A look back at the week's news: The Chile miners rescue, the Browne Review into university funding, Ed Miliband's first PMQs and more.
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• One of the great rescue stories played out to a conclusion this week. With the world watching, the 33 miners trapped 2,000 ft underground were hauled to the surface, slowly, serenely, spectacularly. Never before has so deep a rescue been carried out, seldom before have so many willed so few to safety. A new nation emerging from the darkness, the murderous tyranny of the vile Pinochet consigned to history, a beaming, ecstatic President Pinera the new 24-hour news hero. By chance, he visits LSE next week for a lecture, and he’ll also visit the prime minister.
On a lighter note, such was the intensity of the BBC coverage, the corporation, having spent £100,000 in Chile, is having to scale back its coverage of the Oscars and G20 summit – meaning they will only be able to send one of political editor Nick Robinson or business editor Robert Peston to Seoul!
• Domestically, the main story was the long-awaited publication of Lord Browne’s review into higher education. Analysis by Left Foot Forward showed that, under his plans, bankers would fare better than public servants; graduates in top paying jobs will end up making smaller contributions than students on middle incomes. The result of the changes would see students choosing career paths which pay under the national average doing relatively well from the arrangements, with graduates in the middle faring worse than those who choose lucrative careers in business or finance.
This week, we also reported how Lord Browne had got his numbers wrong, how we could afford to fund our universities but chose not to, how the Scottish government had rejected Browne’s findings, how investing in universities would help tackle the deficit, and how, post-Browne, Labour must strive harder for inter-generational justice.
• On Wednesday, Ed Miliband faced David Cameron across the despatch box for his first PMQs. During the historic session, the prime minister name-checked Left Foot Forward, and said Mr Miliband should put “both of his left feet forward and tell us what the plan is”. Responding, the Labour leader tore into the government’s child benefit policy, saying: “Let’s be honest, the Chancellor sits there, this policy has been a shambles from day one.
“The rest of the cabinet knew nothing about it, the local government secretary said he had found out from the media that it was being announced, the children’s minister, I can’t see him, he went on the run because he was too scared to defend the policy. I bet the Prime Minister wishes the BBC blackout had gone ahead it was such a shambles, his conference.”
Progressive of the week:
Former prime minister Gordon Brown, who returned to the global stage last weekend with a call for increased action on climate change, which he described as “economic common sense”. Mr Brown, in an article for the Huffington Post, wrote: “As I will argue in a forthcoming book, low carbon technologies, renewables and balanced energy polices — and their export potential — represent a new way of living that can help free Europe and America from today’s high unemployment and the specter of economic stagnation.”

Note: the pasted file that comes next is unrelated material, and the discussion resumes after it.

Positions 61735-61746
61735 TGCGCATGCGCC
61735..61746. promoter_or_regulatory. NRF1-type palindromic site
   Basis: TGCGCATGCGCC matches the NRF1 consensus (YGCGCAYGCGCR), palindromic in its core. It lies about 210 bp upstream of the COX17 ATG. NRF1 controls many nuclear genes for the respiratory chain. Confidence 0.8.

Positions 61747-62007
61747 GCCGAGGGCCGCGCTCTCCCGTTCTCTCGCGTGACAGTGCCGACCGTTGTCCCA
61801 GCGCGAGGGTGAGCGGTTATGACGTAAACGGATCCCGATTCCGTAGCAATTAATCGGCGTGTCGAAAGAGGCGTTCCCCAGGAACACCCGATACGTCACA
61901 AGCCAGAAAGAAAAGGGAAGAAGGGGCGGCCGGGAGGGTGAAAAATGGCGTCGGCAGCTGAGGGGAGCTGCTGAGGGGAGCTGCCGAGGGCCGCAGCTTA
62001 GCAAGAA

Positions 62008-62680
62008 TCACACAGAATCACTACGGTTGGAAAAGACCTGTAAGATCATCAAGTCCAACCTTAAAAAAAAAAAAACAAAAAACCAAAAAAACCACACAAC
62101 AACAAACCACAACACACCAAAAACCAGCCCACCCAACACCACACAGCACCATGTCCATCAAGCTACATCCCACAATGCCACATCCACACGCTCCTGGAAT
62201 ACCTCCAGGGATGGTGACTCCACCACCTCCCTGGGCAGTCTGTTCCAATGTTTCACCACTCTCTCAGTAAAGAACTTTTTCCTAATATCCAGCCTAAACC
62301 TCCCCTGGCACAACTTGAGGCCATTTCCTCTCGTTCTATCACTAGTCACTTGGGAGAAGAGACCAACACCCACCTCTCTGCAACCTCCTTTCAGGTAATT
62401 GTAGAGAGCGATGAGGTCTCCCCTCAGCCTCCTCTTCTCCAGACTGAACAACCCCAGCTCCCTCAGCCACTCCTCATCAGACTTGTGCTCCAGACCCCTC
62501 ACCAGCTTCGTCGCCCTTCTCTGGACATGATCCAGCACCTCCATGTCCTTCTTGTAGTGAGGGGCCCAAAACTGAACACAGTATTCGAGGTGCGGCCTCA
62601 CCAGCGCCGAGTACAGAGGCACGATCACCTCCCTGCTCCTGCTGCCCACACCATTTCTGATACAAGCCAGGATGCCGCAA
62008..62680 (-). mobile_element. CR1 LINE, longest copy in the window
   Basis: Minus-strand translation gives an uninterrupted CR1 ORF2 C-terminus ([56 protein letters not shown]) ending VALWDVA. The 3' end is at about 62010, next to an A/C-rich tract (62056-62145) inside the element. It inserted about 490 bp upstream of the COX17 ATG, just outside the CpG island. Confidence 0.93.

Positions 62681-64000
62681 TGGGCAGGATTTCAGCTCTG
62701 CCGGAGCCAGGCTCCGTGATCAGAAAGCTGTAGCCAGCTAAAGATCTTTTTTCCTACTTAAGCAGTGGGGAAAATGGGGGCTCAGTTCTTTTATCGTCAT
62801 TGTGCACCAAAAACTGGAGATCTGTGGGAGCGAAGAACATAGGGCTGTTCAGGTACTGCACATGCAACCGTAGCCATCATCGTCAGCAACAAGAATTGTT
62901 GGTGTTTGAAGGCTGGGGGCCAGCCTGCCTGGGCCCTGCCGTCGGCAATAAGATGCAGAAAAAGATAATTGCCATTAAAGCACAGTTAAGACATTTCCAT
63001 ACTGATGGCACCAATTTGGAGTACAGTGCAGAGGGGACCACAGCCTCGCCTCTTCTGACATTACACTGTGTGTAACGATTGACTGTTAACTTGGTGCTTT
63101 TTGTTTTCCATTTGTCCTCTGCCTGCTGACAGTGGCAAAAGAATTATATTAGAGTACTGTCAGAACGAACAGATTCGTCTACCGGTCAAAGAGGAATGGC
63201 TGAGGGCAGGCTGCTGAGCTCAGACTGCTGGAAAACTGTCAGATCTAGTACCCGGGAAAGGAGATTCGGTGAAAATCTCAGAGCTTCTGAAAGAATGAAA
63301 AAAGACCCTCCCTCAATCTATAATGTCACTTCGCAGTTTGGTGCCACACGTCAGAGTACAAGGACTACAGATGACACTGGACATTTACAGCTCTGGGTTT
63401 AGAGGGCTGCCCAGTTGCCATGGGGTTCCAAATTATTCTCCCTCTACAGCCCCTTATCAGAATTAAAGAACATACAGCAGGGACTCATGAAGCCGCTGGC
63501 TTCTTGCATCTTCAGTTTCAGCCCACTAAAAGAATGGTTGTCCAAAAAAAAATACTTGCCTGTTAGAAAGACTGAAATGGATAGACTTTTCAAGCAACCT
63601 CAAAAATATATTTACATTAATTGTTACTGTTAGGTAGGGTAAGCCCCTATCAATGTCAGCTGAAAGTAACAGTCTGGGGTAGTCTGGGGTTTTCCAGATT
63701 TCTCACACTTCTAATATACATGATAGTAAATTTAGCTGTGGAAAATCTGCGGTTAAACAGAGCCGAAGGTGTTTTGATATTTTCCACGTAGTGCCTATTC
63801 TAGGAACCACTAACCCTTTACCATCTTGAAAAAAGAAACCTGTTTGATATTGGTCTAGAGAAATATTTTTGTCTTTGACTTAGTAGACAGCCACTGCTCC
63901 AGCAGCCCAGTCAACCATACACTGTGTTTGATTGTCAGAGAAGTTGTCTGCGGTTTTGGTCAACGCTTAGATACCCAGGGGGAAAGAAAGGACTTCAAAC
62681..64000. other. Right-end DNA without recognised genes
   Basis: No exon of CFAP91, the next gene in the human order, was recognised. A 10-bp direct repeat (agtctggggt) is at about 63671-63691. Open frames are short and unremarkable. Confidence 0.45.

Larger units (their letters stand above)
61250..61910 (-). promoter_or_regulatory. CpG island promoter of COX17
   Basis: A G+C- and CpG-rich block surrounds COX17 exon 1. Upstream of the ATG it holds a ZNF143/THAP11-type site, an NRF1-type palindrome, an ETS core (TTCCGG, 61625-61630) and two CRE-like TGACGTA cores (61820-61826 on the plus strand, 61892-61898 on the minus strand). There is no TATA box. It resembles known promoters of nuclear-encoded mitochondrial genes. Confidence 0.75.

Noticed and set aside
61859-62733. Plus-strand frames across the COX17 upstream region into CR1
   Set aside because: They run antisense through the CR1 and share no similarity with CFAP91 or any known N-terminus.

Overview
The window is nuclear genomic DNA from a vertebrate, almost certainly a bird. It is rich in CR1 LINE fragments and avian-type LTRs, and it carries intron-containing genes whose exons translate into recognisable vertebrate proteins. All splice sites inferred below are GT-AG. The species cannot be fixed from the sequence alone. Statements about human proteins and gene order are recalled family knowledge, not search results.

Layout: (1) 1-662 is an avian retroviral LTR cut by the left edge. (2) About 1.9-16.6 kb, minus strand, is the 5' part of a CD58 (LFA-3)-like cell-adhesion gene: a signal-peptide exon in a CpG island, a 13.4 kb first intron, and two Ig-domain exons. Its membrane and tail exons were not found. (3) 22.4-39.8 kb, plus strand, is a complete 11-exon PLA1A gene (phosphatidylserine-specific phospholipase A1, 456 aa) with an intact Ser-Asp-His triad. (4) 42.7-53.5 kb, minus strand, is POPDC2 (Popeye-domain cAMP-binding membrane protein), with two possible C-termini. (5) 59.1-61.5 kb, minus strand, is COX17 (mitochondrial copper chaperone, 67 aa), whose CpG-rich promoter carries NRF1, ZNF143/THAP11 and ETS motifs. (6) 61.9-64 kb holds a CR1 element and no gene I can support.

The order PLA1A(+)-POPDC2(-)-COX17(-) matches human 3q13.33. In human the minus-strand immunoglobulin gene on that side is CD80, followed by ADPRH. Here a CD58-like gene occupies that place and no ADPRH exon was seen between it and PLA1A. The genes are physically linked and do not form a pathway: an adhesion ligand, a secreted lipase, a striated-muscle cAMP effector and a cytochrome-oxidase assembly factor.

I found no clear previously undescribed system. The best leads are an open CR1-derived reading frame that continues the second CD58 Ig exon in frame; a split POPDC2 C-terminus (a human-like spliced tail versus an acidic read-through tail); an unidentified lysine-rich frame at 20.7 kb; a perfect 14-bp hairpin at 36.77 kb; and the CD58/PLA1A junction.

Regressive of the week:
Iranian President Mahmoud Ahmadinejad, whose provocatory visit to Lebanon yesterday raised the specter of war with Israel. Ahmadinejad, welcomed with open arms by his Hizbollah hosts, said Israel would “disappear“. Newsnight’s Mark Urban last night reported that Iran may only be a year away from developing the bomb, and that Israel was stepping up preparations to act unilaterally to disarm the regime, while in today’s Telegraph, Con Coughlin said the visit to Lebanon sent out “a menacing message “.
Evidence of the week:
Research on deaths and illness in the workplace, which Left Foot Forward reported today in response to Lord Young’s review into health and safety and ‘compensation culture’. Every year, some 1,500 people lose their lives in the UK through a fatal occupational injury, while (at least) 20,000-plus ie of occupational illness; if today is an average day, at least 60 people will have died due to work. An increasing number of them work in what Lord Young calls ‘low risk’ workplaces, and few of the families of those who died, like those who are injured and made ill, will gain any compensation at all. The research also looked at major injuries in the workplace: amputations, fractures, dislocations, concussions and internal injuries, lacerations and open wounds, contusions, burns, and poisonings and gassings.
Ed Jacobs’s Week outside Westminster:
Scotland: In the week the SNP launched their campaign for the Scottish Parliament elections, Alex Salmond was accused of being capable of “explosive rages”, Nicola Sturgeon conceded that NHS spending faced cuts which survey data for the BBC showed Scots were strongly opposed to.
Wales: As the leaders of the Welsh Tories and Lib Dems pledged to oppose unfair cuts from London, PricewaterhouseCoopers warned of 52,000 job losses as a result of the public sector cuts to come. In pledging to “explore with an open mind” Lord Browne’s review into higher education, education minister Leighton Andrews concluded that the review further shifts the burden of paying for higher education from the state onto the graduate and will, we believe, result in a largely market-based system where institutions increasingly compete “on cost, not quality”.
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